Kelt Tracking Update

As the season draws to a close many of you are probably wondering about the research we have been involved in this season. Though the final results are not in I thought I would give you a short synopsis of where we are with the kelt tracking program.

 In early May, ASF and MSA tagged 11 kelt in the Northwest Miramichi at Red Bank with satellite pop-up tags. These tags detach from the fish when they die (no movement for a certain amount of time) or at a programmed date – come to the surface and send a signal to a satellite which then provides data on where the fish travelled, depth, etc. The fish were also tagged with acoustic transmitters which allowed us to track them through the river system.

 In early June the receivers in Miramichi Bay told us that 8 of the 11 tagged kelt moved into the sea, one was still in the bay, and two appeared to have remained in the river. A few days later one of the tags began transmitting in Miramichi Bay and the tag was retrieved by ASF Biologist Graham Chafe and our summer student Kelsey McGee. Using a hand held locator they found the tag buried in seaweed at the high water mark. The kelt, a 73cm female, had been tagged on May 6th and quickly moved into the bay three days later. It appears from early observations that this fish may have been preyed upon by a harbour seal. The tag will have its data extracted and then will be refurbished for use again next year.  

 In mid -June another one of our satellite tags has begun to transmit. This one was from a 78cm, 4.65kg female kelt that was tagged on May 6th and entered the ocean on May 13th. The tag was about 20km offshore from Cabot Beach Provincial Park, PEI. Later that same week another tag popped off in the Miramichi River. The kelt it was attached to spent a few weeks after the tagging in the same area and then met its demise. The tag was located about ten metres inland from the river’s edge, below a very tall pine tree. While searching for the tag, Graham and ASF Research Assistant Mike Best had noticed an eagle in the area and sitting atop that very tree. It seems possible that the eagle may have been the one that dropped the tag in the woods, whether or not it caught the salmon.

 By the first week of July, four of the 11 tags had popped off – the fourth near the Millstream area on the North West Miramichi. We know from acoustic tracking equipment that this kelt never left the river. The seven remaining fish with tags had all left the river with some of the tags programmed to come to the surface the end of August and some the end of September. The hope was that these fish would avoid all predators and dangers until then and yield accurate data about their movements in the Gulf of St. Lawrence. Unfortunately two more popped off in July. The first was about 30km east of the tip of Gaspe and the other was about 30 km northwest of Les Îsle-de-la-Madelaine.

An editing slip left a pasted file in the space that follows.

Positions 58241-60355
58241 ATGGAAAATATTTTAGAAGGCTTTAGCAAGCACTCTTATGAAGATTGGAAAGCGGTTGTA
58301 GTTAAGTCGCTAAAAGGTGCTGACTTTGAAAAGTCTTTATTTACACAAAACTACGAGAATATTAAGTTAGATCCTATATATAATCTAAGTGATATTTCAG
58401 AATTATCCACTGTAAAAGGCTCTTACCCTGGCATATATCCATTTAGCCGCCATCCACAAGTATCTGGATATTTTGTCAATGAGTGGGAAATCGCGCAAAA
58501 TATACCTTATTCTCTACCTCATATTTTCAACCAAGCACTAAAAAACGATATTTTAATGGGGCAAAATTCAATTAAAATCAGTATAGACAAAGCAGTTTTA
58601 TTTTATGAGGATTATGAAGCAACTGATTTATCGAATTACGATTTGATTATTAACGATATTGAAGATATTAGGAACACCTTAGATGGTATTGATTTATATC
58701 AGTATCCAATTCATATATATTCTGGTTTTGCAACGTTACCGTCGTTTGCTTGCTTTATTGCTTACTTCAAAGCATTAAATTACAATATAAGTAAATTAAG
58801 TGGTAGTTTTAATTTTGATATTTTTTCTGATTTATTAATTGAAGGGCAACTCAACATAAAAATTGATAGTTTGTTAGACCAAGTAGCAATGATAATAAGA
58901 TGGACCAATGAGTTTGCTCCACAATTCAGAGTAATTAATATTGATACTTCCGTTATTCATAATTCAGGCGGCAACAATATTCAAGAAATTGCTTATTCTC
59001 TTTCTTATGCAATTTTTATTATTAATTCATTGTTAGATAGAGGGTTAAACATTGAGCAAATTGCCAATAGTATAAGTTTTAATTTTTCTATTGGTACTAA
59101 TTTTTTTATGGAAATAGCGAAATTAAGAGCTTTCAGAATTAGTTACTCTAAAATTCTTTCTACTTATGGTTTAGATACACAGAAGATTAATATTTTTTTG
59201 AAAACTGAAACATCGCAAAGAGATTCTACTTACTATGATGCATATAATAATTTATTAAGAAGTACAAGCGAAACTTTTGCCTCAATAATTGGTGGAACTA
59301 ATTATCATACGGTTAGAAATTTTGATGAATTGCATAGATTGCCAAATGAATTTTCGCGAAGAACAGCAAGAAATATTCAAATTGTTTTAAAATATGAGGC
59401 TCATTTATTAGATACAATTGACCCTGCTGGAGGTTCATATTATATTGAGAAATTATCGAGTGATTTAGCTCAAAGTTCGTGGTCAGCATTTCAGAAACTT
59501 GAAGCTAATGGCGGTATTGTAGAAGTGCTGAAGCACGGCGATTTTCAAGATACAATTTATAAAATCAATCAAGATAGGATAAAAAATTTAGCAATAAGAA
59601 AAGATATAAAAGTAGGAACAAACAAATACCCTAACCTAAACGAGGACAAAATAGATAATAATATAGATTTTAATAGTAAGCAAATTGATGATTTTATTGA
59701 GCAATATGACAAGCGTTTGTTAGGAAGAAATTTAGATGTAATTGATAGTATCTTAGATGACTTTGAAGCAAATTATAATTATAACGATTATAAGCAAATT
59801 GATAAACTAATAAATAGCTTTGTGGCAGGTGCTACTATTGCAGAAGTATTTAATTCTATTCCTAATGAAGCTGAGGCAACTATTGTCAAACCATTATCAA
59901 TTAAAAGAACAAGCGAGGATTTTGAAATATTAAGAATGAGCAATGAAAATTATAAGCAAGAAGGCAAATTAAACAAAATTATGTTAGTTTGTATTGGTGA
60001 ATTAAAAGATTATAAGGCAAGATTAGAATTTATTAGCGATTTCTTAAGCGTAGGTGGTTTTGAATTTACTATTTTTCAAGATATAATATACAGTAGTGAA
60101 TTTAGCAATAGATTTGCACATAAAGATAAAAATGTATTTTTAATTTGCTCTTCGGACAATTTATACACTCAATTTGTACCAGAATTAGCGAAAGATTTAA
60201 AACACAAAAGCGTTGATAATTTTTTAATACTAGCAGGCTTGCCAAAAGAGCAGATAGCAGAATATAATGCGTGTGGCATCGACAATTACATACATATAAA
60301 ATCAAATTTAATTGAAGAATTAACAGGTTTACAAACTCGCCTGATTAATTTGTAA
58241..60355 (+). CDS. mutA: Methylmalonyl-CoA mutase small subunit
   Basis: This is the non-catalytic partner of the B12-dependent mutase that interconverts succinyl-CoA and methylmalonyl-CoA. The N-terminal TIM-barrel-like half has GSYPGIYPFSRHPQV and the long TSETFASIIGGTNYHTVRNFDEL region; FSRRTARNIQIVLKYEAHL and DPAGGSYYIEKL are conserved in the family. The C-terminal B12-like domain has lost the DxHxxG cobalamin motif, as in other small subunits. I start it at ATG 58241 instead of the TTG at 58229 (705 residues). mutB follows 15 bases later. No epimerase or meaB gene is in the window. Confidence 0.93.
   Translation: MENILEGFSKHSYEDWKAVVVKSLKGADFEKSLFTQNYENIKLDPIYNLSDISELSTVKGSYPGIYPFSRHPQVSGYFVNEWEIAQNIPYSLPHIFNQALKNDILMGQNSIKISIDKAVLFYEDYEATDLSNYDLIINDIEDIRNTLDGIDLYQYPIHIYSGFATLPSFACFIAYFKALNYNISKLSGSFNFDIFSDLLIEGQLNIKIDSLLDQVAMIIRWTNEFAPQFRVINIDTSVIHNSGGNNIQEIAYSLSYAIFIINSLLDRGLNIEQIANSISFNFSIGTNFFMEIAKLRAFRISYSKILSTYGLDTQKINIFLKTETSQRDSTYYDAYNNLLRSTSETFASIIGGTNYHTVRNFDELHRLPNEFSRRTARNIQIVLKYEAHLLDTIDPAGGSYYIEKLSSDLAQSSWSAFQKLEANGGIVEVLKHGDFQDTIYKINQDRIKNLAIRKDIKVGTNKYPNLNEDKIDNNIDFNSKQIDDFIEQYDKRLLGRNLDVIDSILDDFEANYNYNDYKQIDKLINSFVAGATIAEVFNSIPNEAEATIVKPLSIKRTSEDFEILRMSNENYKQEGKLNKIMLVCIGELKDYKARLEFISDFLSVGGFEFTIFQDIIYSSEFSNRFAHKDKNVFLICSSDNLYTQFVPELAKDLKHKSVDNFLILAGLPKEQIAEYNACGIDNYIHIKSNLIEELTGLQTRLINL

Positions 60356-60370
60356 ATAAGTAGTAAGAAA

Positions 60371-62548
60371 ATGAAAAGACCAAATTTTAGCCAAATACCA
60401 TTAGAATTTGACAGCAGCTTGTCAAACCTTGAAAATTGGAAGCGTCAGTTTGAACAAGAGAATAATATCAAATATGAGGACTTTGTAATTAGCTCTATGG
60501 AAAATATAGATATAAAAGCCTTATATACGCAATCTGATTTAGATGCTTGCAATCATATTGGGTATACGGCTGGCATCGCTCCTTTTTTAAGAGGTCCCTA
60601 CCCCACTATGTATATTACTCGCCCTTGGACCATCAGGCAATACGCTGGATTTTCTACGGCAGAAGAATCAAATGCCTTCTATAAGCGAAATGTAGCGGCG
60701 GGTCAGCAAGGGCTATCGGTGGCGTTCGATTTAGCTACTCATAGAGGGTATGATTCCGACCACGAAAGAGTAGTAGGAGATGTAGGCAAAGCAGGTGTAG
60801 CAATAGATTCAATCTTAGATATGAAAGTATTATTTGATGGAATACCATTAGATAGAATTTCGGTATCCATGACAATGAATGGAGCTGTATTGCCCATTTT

Two of the remaining five tags were due to pop off on August 31st. One of them popped successfully and transmitted from about 50km off the southeast end of Baffin Island. ASF staff was eager to download its data and to put together a picture of this kelt’s track and depth behaviour. Of particular interest will be the portion north of the Strait of Belle Isle.

 On September 30th, the three remaining pop-up satellite tags were due to detach from their kelts and start transmitting. Only one began transmitting the next day. The tag that popped is on the coast of Labrador, north of Nain. It will be very interesting to see this fish’s track once all the data has been downloaded. Did it share the same route as the last popped tag that came off near Baffin Island? Has it stayed in Canadian waters? Graham thinks the other two tags that we should have heard from on September 30th will not likely transmit to us. Hard to say why they didn’t, could have been eaten or otherwise destroyed or the antennae broken. They transmit for about 3 weeks before the battery runs out, so there is always a chance, but it doesn’t look good. He also adds that he rate of data recovery we are getting is quite good compared to other studies, despite some tags not transmitting.

 ASF will be analyzing all of the data over the next short while and I will let you know…

 Thanks to ASF Biologist Graham Chafe for his updates on the kelt program, to the NB Wildlife Trust Fund and the Atlantic Salmon Conservation Foundation – Endowment Fund for helping to fund this project, and to our members who generously donated to this project.


NB Wildlife Trust Fund

NB Wildlife Trust Fund